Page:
Big Winner in Monday Night's NFL Ref Fiasco? Nike.

Big Winner in Monday Night's NFL Ref Fiasco? Nike.


Big Winner in Monday Night's NFL Ref Fiasco? Nike.

While the football world looks for more heads to roll following the aftermath of Monday night’s mistaken call laden Seattle Seahawks 14-12 win over the Green Bay Packers, there appears to have been one other winner (other than Pete Carroll’s club and probably the pockets of the veteran referees down the line) that was probably unexpected as the controversial ending unfolded…Nike.

The apparel maker, in its first year with the NFL after taking over from Reebok, had its neon swoosh front and center on receiver Golden Tate’s shoulder as the touchdown catch/interception unfolded last night. That controversy, with the replay being shown time and again across hundreds of newscasts Monday  night and into Tuesday morning, produced an unexpected windfall of brand value for Nike. How much? According to one research firm, Comcast-owned Front Row Analytics, the value in just a few short hours was almost $700,00 when you factor in  the time and clarity of the logo across networks that were monitored, including CNN, Good Morning America, The Today Show, CBS This Morning, MSNBC, Fox News, HLN and ESPN (all day), as well as nightly broadcast news and ancillary cable outlets.

“That type of ancillary brand exposure is one of the reasons Nike came back to the NFL,” said Chris Lencheski, CEO of FRMS. “They are master marketers who know where and how the swoosh will resonate, and that neon green swoosh on the uniform shoulder certainly delivered, albeit in an unconventional way, for Nike Monday night. It is a great example of the intangibles that come from a major partnership like the NFL.”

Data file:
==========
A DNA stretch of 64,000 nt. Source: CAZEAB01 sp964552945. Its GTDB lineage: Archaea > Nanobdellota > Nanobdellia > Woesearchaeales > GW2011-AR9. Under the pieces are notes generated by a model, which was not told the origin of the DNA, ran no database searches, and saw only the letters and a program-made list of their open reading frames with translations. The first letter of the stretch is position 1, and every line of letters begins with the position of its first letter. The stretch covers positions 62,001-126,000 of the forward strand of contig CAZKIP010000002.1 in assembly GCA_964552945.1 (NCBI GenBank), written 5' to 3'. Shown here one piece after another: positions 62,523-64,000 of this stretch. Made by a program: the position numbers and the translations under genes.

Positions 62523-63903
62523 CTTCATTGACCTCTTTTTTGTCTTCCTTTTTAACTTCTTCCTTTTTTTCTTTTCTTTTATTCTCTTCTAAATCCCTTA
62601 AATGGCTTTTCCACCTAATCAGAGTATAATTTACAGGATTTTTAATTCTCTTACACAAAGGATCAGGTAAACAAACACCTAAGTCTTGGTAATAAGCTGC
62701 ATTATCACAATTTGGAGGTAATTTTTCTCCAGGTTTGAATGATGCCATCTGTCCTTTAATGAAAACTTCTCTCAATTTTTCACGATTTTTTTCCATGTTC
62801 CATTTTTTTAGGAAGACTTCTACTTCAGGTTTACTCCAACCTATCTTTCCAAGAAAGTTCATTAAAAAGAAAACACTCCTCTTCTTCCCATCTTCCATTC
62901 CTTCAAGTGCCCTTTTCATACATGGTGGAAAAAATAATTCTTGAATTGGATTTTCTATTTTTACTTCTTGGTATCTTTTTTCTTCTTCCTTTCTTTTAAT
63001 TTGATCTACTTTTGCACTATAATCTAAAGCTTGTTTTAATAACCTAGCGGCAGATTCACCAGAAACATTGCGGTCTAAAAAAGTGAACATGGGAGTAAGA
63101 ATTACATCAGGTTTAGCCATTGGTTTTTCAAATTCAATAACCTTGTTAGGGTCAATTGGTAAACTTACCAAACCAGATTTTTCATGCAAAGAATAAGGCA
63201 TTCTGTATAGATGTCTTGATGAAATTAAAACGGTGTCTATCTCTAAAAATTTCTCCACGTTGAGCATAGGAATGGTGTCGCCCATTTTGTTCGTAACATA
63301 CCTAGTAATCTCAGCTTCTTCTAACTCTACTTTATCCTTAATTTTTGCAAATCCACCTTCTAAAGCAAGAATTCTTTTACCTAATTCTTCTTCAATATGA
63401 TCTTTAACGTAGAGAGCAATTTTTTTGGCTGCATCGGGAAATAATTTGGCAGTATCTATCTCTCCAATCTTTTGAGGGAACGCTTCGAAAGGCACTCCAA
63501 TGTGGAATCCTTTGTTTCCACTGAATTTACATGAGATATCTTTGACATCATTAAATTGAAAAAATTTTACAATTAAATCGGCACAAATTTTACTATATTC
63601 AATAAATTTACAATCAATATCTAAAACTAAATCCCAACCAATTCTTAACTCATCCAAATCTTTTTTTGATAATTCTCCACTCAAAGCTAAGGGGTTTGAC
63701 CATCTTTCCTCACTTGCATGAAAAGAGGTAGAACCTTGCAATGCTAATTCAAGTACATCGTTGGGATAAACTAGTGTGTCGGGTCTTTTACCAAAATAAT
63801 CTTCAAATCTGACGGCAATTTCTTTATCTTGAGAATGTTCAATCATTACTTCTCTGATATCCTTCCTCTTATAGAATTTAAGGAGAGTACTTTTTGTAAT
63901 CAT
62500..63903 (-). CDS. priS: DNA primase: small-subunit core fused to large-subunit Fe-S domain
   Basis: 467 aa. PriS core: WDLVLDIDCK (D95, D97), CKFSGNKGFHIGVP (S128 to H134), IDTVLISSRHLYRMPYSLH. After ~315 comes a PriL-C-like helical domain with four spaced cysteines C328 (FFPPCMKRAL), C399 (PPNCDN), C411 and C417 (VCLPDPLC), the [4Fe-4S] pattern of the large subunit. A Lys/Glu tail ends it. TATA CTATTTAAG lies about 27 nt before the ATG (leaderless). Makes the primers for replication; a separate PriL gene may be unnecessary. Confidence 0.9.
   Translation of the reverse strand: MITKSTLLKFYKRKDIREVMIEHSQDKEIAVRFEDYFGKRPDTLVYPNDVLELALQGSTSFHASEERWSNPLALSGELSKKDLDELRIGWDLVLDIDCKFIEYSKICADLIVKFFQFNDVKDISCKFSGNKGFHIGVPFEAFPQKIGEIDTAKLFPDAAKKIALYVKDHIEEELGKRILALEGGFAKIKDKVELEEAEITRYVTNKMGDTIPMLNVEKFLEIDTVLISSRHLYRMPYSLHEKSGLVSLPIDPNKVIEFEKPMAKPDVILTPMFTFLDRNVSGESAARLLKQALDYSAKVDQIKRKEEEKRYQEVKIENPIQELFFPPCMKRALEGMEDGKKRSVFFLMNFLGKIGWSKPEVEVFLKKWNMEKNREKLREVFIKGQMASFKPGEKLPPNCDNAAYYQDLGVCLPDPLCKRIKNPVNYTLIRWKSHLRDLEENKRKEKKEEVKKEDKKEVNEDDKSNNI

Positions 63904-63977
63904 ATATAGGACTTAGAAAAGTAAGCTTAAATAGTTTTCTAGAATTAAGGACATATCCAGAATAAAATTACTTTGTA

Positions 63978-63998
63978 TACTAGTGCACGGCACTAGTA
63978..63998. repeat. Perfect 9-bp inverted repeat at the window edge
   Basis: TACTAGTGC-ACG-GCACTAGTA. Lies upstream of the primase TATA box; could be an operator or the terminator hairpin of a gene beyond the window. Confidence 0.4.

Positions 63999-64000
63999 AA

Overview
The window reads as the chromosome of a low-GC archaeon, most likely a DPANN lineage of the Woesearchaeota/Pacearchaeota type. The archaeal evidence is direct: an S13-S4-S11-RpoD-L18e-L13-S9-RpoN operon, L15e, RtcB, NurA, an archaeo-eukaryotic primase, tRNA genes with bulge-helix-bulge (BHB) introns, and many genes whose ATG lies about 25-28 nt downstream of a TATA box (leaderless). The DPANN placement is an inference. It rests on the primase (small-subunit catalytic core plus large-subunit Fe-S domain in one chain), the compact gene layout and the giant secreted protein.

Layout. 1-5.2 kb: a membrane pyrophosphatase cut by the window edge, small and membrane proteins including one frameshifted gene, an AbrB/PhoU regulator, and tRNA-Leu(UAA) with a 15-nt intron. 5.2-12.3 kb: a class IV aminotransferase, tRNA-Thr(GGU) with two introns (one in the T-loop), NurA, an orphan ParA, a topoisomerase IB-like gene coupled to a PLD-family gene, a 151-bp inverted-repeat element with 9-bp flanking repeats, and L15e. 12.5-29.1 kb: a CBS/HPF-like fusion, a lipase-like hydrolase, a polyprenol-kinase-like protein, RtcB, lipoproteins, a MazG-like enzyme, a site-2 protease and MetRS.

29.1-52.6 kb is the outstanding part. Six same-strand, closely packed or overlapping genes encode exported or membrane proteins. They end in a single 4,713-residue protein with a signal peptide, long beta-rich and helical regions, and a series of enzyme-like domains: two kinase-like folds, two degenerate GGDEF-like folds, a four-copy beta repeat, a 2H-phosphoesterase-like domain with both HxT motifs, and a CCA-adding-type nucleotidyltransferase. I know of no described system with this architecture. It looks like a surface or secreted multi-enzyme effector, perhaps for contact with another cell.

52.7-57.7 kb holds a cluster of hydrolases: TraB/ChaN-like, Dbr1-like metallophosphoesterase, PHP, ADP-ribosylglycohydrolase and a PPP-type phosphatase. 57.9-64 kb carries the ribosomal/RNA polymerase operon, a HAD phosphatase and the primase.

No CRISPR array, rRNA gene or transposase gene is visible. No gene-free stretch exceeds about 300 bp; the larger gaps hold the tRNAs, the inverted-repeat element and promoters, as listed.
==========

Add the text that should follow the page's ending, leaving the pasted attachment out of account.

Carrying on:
FRMS also pointed out another prime piece of unclaimed real estate in the NFL inventory that has gotten more exposure due to the referee lockout…visibility of coaches headphones on the sideline. More controversy leads to more sideline coaching shots, usually with the head and assistant coaches in communication with staff off the field, all wearing their league-issues headphone. In year’s past, those headphones had a sponsor emblazoned on the ear piece…the latest one was Motorola whose deal has expired. This year thus far the headphones are either bare or have an NFL shield on them, a brand value which has been estimated at over $40 million dollars for the full season. “The real estate in the NFL for brands is prime for sure, and with coaches getting even more visibility this year with all the controversy, there are some brands that are missing out on some great exposure,” Lencheski added. “That is something that may change, but for now, it is a lost opportunity for a partner.”

Who said replacement refs didn’t bring value.

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